they knew to be immoral.
Milgram set up an experiment, carried out at Yale University, in which
participants were told they were taking part in an investigation into punishment and
learning. They were told they had been randomly selected to play the role of teacher
which involved administering electric shocks to the `learner' as punishment for wrong
answers. The `learner' was an actor and the shock generator was fake. 100% of
participants continued to shock the `learner' despite screams of agony and pleading for
release. Most continued to shock even after an ominous silence suggested the learner
had died. Participants showed obvious anxiety, indeed horror at their own actions and
yet Milgram used only prods such as `It is absolutely essential that you continue' and
nothing more to persuade participants to continue.
Although Milgram's experiment is a clear indication of how little it takes for
someone to commit immoral acts in circumstances where an authority figure is present
to take the responsibility for their acts. Imagine how this effect is magnified in
circumstances where there is not only reward for obedience but real personal risk for
disobedience. In Milgram's experiment, the pain due to electric shocks was gradually
increased until it became dangerous - this is part of the explanation for its effectiveness.
When does an individual cross the line into `evil'?
George Bush describes anti-American terrorists as 'evil-doers' on a regular basis.
This is a statement that the terrorist is motivated only by `evil', the desire to bring pain
and destruction on innocent people. This is not the ultimate goal of terrorists, who are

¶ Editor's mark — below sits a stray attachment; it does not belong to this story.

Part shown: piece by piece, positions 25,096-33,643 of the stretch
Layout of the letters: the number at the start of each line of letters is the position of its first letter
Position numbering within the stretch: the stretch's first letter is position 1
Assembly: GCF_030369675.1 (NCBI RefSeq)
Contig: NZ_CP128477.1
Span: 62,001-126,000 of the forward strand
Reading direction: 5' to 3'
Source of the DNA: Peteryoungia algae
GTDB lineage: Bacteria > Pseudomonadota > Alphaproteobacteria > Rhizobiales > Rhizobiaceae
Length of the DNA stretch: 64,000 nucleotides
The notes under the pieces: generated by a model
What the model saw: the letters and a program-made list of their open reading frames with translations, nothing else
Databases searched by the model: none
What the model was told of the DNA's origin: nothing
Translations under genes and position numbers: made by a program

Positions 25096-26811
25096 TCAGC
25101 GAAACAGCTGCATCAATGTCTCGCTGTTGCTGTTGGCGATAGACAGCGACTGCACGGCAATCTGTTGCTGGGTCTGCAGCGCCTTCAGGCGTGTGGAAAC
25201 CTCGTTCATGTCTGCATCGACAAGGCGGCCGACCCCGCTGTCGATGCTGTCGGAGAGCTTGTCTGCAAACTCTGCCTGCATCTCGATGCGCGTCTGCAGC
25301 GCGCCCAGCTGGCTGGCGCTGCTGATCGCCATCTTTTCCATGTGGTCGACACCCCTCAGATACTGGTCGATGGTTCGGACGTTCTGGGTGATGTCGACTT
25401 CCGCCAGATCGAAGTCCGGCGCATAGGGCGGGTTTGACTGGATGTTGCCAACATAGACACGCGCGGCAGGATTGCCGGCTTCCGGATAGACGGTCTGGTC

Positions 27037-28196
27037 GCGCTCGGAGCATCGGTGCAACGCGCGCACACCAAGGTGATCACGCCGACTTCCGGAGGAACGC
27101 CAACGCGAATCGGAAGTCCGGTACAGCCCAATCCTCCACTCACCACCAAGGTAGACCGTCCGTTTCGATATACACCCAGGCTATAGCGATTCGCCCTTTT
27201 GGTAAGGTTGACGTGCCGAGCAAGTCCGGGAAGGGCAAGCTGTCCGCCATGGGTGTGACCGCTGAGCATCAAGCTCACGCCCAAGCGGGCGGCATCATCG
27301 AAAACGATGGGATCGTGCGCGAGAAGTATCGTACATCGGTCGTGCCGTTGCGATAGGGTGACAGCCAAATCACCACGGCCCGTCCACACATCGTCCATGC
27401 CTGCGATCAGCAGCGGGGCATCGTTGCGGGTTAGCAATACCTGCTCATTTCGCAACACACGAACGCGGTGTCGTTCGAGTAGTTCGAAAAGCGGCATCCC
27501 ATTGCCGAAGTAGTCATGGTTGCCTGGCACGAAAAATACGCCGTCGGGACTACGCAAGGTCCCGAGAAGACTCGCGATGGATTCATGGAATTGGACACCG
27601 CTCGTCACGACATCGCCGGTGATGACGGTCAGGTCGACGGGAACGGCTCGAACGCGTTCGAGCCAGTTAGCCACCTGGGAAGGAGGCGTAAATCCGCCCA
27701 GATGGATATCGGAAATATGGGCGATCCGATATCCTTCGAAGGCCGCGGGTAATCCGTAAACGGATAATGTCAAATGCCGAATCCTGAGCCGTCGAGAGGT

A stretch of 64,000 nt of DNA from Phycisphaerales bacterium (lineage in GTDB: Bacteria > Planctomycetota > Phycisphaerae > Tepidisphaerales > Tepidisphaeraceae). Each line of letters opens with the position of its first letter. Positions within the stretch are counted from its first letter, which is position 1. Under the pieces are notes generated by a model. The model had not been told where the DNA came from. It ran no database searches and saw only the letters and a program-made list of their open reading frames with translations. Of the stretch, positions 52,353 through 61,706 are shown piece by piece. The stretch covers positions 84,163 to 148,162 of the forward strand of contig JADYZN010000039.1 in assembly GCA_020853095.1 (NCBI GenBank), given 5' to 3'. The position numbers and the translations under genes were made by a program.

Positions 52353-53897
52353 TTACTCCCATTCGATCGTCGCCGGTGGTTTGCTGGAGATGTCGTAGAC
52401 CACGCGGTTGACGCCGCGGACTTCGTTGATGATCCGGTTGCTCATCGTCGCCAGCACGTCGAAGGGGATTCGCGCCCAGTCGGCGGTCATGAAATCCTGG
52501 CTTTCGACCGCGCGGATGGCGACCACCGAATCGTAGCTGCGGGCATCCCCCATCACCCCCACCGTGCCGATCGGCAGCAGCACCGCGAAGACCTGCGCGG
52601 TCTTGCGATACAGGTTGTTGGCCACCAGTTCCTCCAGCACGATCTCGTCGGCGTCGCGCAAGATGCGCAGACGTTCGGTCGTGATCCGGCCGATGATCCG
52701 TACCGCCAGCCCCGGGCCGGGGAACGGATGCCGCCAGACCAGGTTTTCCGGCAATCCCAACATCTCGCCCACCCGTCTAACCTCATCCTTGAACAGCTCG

only using violence as a rebellion in the hope of bringing about change or drawing
attention to their cause. This by no means suggests that terrorists are justified in killing
innocent people or that their cause is necessarily a noble one. However, looking at a
terrorist's motivation is still important. It may raise many awkward questions for the
government which explains their eagerness to throw the term evil out as if that were an
This brings us back to the idea that there is always something behind those
actions which our gut reaction labels evil. Acts of terror, murder and genocide must be
questioned and investigated rather then simply labelled as evil. Suggesting there was a
reason for something is by no means the same as saying there must be a good reason
for something. Obedience is not a good reason for doing a bad thing; it does not justify
an immoral act. On the other hand it is important we do not underestimate the power
and the effect of hierarchy; it is a reminder that we must always question before we
obey. If something is defined as evil then straightway there is an assumption that `no
good can come of it' whereas by questioning and investigating everything that happens
we may find the knowledge and understanding to prevent future disaster.
Can a prejudiced belief be defined as evil? A simple label of evil on a belief alone
suggests that it sprang from nowhere, which it did not. Ideas or beliefs are all human
creations. Some ideas are categorically untrue and can be proved to be so. Such beliefs
can be described as false rather than evil. It is more useful to be able to define ideas as
true or untrue than to define them as good or evil, given the assumption that truth is
Immoral actions such as individual murders are sometimes called evil, for